Rockland council OKs demolition of State Street duplex

By Stephen Betts | Jul 12, 2018
Photo by: Stephen Betts 13 State St. in Rockland

The Rockland City Council gave the go-ahead Monday evening, July 9, to demolishing a two-unit residence on State Street.

The council voted 3-2 to spend up to $10,000 to demolish 13 State St. The city will recoup its money when the property is sold by placing an additional assessment on the land equal to the city's expense.

The council voted unanimously Dec. 4 to declare 13 State St. an abandoned and dangerous building and gave the mortgage holder 60 days to submit plans for how it will immediately repair or demolish the building.

The city received its first complaint about the two-unit State Street building in July 2016 and sent a formal notice of violation to the owner in February 2017. The residential property has been vacant for at least a few years, according to the city.

The house at 13 State St. is a duplex, built in about 1870, with nearly 1,900 square feet of living space situated on one seventh of an acre. The property had been purchased in July 2004 for $115,000 by Theodore Eaton, who is still formally the owner.

But the house has not been lived in for several years.

Mortgage holder PHH Mortgage Corp. of Bowie, Md., has been paying the property taxes to preserve its interest in the property.

The mortgage holder's agent sent the city an email in March stating that repairs would cost $46,084. The council met with a representative of the company in May, but City Manager Tom Luttrell said there has been little contact with the firm since then.

The city has the property and buildings combined assessed at $125,000.

The supporting timbers on the southeast side of the house are decaying badly, there was significant black and white mold growing inside from a leaky roof, portions of the cellar are open, allowing rodents and small animals to enter, according to an August 2017 report by the Code Office.

At the July 9 City Council meeting, Councilor Adam Ackor said numerous contractors have gone through the building and the universal view is that the building must be torn down.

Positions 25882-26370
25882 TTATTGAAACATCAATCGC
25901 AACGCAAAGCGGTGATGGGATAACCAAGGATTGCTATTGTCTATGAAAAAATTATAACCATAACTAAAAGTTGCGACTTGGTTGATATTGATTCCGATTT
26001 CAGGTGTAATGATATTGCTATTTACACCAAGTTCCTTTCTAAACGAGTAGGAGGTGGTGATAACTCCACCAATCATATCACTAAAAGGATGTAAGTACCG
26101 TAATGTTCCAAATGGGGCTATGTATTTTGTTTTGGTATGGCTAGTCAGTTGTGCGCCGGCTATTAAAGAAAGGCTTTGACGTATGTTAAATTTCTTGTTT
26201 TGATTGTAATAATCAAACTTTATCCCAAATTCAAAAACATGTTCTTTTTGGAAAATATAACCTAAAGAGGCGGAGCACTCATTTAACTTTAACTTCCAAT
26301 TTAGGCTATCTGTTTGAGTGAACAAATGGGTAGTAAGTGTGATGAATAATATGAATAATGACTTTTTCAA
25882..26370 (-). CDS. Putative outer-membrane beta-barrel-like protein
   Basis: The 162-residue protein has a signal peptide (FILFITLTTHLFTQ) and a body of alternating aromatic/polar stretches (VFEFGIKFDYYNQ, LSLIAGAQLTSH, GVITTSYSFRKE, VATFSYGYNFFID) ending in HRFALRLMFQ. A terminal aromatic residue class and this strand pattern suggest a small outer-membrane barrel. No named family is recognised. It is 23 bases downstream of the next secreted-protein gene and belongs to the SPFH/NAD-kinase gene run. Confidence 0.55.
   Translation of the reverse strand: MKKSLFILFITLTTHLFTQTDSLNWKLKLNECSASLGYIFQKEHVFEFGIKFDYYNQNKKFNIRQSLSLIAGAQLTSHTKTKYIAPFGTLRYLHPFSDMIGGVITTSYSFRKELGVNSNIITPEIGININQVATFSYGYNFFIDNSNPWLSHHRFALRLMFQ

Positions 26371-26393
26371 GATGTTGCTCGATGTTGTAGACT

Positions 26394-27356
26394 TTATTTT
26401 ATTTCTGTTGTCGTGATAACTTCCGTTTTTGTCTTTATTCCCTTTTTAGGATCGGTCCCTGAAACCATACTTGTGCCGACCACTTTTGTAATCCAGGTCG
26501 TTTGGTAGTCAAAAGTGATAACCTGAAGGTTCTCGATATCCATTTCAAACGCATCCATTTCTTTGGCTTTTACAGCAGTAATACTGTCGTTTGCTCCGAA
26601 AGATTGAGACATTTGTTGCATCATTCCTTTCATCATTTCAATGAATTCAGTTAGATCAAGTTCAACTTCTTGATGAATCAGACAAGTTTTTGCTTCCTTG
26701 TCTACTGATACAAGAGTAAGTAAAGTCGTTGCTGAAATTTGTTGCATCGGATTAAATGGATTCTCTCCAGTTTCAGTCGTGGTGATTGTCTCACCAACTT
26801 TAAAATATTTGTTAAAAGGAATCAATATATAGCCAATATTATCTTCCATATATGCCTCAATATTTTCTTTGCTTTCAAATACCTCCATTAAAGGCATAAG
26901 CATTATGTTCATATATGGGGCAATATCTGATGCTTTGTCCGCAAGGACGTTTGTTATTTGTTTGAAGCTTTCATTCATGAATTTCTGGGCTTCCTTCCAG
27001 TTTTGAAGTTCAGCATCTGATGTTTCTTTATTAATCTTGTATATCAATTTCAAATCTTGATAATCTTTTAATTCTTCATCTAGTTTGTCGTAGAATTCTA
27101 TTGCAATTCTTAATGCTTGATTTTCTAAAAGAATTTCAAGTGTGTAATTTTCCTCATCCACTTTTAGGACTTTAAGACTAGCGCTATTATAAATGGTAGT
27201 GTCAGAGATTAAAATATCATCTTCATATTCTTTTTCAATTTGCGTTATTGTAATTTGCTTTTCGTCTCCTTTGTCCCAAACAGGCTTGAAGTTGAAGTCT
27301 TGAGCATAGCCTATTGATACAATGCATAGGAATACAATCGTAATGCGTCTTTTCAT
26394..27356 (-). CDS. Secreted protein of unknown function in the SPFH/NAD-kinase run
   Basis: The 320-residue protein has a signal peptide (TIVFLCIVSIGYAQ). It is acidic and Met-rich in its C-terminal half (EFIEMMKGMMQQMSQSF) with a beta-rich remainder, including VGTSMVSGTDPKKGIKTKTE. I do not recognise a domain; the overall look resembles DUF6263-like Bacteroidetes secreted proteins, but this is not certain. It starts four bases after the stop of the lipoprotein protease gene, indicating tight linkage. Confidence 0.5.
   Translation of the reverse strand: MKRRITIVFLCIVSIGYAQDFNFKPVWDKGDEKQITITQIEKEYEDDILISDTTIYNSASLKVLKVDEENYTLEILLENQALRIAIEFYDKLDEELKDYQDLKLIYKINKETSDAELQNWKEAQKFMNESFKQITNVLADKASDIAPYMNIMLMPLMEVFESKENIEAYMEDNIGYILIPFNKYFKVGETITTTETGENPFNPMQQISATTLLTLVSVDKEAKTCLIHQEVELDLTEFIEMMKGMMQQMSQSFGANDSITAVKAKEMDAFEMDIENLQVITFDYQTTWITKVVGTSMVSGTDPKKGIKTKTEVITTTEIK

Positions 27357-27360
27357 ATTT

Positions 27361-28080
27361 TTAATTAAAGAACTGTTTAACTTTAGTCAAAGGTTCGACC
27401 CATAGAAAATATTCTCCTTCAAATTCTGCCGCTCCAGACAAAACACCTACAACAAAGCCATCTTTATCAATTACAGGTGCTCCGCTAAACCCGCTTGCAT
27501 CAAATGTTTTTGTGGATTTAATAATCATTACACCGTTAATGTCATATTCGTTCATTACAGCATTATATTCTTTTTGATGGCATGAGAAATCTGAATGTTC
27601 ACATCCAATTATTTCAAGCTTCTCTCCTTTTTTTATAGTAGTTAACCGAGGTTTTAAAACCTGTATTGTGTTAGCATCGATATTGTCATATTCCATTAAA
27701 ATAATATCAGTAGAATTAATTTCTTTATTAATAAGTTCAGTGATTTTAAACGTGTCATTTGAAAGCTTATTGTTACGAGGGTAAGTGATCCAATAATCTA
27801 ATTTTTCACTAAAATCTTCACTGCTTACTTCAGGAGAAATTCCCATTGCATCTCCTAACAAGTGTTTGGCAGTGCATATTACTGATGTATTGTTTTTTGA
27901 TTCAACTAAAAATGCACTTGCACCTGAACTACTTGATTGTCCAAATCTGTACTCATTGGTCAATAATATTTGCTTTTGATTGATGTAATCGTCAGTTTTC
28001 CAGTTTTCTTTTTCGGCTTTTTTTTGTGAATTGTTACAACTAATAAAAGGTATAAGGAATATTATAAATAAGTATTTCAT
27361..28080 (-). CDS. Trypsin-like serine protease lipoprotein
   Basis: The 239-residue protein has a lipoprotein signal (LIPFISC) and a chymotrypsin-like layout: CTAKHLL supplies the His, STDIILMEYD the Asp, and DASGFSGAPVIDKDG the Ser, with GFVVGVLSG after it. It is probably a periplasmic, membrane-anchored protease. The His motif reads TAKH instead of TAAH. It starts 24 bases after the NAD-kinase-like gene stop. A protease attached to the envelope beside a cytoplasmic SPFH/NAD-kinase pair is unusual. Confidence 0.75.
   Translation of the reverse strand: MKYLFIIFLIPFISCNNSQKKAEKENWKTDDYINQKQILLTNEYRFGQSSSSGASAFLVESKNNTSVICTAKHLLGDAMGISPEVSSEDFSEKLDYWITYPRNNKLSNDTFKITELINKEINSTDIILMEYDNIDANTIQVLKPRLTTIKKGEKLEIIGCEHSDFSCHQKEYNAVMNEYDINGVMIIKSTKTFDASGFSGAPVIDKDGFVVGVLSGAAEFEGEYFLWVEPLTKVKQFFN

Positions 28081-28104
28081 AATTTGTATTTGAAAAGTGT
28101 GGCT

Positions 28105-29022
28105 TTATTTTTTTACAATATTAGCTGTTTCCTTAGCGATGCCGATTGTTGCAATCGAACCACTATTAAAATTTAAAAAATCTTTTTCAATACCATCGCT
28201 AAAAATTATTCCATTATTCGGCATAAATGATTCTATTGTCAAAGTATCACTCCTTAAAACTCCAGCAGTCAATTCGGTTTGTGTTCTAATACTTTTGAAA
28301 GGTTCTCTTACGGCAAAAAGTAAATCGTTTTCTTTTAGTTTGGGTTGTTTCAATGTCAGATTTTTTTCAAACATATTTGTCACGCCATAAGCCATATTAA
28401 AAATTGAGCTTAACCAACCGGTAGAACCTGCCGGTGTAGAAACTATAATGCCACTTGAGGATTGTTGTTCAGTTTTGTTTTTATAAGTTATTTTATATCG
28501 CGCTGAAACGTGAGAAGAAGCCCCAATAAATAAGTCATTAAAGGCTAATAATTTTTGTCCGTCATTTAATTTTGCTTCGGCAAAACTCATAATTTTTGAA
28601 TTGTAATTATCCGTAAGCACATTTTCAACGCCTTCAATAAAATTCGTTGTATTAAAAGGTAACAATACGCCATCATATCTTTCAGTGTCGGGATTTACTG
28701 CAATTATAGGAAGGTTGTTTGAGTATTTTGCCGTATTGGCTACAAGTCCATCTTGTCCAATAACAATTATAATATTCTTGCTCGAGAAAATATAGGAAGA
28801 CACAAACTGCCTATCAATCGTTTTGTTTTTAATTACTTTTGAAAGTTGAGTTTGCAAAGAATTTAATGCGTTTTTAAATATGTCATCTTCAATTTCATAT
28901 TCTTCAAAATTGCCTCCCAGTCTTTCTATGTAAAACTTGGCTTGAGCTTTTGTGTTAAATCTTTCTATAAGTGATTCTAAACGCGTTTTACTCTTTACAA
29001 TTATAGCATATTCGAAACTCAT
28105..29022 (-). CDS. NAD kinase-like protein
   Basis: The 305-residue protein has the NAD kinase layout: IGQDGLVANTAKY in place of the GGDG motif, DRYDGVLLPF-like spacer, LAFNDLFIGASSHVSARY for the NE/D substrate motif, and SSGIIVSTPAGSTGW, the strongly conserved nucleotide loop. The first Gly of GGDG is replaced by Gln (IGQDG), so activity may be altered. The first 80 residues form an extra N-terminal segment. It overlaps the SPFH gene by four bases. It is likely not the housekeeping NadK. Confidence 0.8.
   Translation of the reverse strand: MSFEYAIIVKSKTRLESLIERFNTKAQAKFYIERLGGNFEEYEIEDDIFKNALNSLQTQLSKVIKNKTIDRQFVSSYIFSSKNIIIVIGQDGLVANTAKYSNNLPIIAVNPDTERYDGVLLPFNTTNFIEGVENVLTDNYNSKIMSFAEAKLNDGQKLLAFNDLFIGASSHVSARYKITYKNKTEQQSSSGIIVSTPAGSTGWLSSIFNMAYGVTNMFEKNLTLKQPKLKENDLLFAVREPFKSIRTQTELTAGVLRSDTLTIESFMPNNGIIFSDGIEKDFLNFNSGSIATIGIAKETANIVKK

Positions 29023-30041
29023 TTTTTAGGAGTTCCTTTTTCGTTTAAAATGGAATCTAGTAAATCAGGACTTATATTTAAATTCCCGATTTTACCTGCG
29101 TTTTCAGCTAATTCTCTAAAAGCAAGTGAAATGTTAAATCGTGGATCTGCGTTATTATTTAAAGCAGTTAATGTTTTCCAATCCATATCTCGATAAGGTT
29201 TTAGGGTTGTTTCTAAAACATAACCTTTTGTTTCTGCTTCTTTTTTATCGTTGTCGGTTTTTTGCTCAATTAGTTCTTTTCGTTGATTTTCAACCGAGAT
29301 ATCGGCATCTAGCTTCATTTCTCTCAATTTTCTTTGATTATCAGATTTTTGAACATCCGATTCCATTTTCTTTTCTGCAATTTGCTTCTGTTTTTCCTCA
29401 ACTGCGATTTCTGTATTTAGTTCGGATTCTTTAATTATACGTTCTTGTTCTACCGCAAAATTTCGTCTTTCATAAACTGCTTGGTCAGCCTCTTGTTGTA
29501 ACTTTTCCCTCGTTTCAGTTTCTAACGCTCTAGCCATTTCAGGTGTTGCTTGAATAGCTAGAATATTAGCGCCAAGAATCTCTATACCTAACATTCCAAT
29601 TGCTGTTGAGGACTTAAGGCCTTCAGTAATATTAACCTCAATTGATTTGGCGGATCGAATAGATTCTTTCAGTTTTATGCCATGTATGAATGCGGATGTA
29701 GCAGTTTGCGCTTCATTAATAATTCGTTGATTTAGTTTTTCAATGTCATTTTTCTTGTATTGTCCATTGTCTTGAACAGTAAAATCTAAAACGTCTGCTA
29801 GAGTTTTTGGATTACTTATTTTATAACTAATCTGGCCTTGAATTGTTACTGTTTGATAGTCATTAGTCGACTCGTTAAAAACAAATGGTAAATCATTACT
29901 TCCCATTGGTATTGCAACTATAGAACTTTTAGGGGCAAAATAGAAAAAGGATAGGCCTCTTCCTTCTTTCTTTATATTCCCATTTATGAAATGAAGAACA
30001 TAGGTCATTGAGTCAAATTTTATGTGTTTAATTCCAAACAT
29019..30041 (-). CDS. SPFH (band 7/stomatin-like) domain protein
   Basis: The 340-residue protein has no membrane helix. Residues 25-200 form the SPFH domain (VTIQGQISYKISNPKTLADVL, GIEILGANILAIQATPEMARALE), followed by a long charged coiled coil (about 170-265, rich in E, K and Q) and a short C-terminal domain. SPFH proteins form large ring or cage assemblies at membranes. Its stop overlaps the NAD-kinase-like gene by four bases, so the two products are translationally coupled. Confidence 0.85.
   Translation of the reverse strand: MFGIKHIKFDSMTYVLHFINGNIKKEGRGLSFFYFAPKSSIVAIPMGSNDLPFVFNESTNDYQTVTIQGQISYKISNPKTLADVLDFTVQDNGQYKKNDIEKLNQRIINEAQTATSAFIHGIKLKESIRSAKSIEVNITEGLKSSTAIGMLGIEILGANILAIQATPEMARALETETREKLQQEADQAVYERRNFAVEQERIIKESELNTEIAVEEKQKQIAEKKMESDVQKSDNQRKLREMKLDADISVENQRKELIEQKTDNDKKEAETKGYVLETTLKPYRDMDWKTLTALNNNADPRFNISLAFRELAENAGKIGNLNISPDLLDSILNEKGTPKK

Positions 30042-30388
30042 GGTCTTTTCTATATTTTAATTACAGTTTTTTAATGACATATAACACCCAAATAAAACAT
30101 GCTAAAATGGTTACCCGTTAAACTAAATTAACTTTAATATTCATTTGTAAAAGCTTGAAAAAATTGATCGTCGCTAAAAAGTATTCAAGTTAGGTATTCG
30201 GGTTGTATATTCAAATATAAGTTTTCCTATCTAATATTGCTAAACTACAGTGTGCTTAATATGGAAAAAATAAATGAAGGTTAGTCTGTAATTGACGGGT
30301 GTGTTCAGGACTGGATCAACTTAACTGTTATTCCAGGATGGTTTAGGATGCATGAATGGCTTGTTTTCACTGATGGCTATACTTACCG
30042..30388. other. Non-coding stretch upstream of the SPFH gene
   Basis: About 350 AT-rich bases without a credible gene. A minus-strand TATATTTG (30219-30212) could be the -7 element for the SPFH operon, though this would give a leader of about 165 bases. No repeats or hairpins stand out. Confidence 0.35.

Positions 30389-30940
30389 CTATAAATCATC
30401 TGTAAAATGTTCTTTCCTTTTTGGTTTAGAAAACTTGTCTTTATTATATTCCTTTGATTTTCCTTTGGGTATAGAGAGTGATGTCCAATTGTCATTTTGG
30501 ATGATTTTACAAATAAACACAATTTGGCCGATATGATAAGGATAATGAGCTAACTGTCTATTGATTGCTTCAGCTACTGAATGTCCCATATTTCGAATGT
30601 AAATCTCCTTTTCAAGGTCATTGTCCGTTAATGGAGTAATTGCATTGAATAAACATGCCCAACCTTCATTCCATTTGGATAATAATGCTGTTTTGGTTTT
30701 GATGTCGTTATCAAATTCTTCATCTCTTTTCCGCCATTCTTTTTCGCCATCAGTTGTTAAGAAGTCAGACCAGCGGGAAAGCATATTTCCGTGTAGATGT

"It's time to act and help the neighborhood," Ackor said.

He said the mortgage holder has been playing a game and he has no faith it will take action.

Earlier in the year, Mayor Valli Geiger criticized the bank, pointing out that the building has been vacant for years and the bank has not taken responsibility for maintaining it. She said the city has numerous properties in the community where banks are not keeping up buildings.

Councilor Ed Glaser said July 9 he was loathe to tear down a house.

Glaser and Councilor Lisa Westkaemper voted against spending the money for demolition.

Comments (4)
Posted by: Cynthia Mary Anderson | Jul 13, 2018 17:56

The mortgage holders have allowed the buildings to fall into disrepair.  They are a health hazard and an eyesore.  Would you want to live in a house full of mold and rodents and who knows what else???  Would you buy a different house in the neighborhood ~ next to it or across the street?  I wouldn't.  Clean up these eyesores.  A building constructed in the 1800's did not have the building codes and other appropriate safety regulations that are in place in today's world.  If you turn these delapitated neighborhoods into something pleasant to live in, you would likely generate more tax monies than you would ever recieve from these hopeless wrecks that have gone way past their time in this century.  I say get rid of them!  The more the better!



Posted by: Valerie Wass | Jul 13, 2018 08:32

Screwed up!



Posted by: Stephen K Carroll | Jul 13, 2018 07:59

The city has a new real estate firm "Rockland Real Estate" .  Our councilors appear to be in error when they say " We are not in the  Real Estate business".  Several buildings have been torn down (at the City's expense) in the last 12 months.  Would like to know how many have new "tax generating" properties on them ? Also let's find out How much of your money the city has spent demolishing these buildings and how much of that has been returned.



Posted by: Kendall Merriam | Jul 12, 2018 16:14

There seems to be something amiss in this tale. Why does the city take a reactive vs. a proactive stance in these ongoing abandoned houses, as it appears they do?  On the one hand, the city needs affordable housing for its residents. On the other hand, the city allows properties to become uninhabitable over many years. Why should taxpayers $ go toward demolition of these properties?



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